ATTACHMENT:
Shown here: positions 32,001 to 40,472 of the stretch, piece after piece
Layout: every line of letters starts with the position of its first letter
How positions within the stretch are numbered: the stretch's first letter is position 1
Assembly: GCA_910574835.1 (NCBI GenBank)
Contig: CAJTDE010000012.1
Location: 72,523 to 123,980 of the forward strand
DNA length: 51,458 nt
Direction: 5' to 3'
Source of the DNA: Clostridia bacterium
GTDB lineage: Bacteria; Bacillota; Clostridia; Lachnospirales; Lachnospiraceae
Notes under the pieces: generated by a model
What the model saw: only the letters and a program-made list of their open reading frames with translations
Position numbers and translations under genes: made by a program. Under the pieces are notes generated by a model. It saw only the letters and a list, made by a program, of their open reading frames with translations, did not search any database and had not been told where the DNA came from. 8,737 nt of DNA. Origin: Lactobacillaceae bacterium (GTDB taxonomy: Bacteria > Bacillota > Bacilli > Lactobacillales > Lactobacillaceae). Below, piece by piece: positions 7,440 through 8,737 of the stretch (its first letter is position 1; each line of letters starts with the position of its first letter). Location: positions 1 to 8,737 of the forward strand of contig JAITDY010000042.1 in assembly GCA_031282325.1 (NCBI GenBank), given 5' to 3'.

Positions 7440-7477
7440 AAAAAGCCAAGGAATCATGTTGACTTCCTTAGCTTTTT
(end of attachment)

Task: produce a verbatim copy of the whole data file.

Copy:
Shown here: positions 32,001 to 40,472 of the stretch, piece after piece
Layout: every line of letters starts with the position of its first letter
How positions within the stretch are numbered: the stretch's first letter is position 1
Assembly: GCA_910574835.1 (NCBI GenBank)
Contig: CAJTDE010000012.1
Location: 72,523 to 123,980 of the forward strand
DNA length: 51,458 nt
Direction: 5' to 3'
Source of the DNA: Clostridia bacterium
GTDB lineage: Bacteria; Bacillota; Clostridia; Lachnospirales; Lachnospiraceae
Notes under the pieces: generated by a model
What the model saw: only the letters and a program-made list of their open reading frames with translations
Position numbers and translations under genes: made by a program. Under the pieces are notes generated by a model. It saw only the letters and a list, made by a program, of their open reading frames with translations, did not search any database and had not been told where the DNA came from. 8,737 nt of DNA. Origin: Lactobacillaceae bacterium (GTDB taxonomy: Bacteria > Bacillota > Bacilli > Lactobacillales > Lactobacillaceae). Below, piece by piece: positions 7,440 through 8,737 of the stretch (its first letter is position 1; each line of letters starts with the position of its first letter). Location: positions 1 to 8,737 of the forward strand of contig JAITDY010000042.1 in assembly GCA_031282325.1 (NCBI GenBank), given 5' to 3'.

Positions 7440-7477
7440 AAAAAGCCAAGGAATCATGTTGACTTCCTTAGCTTTTT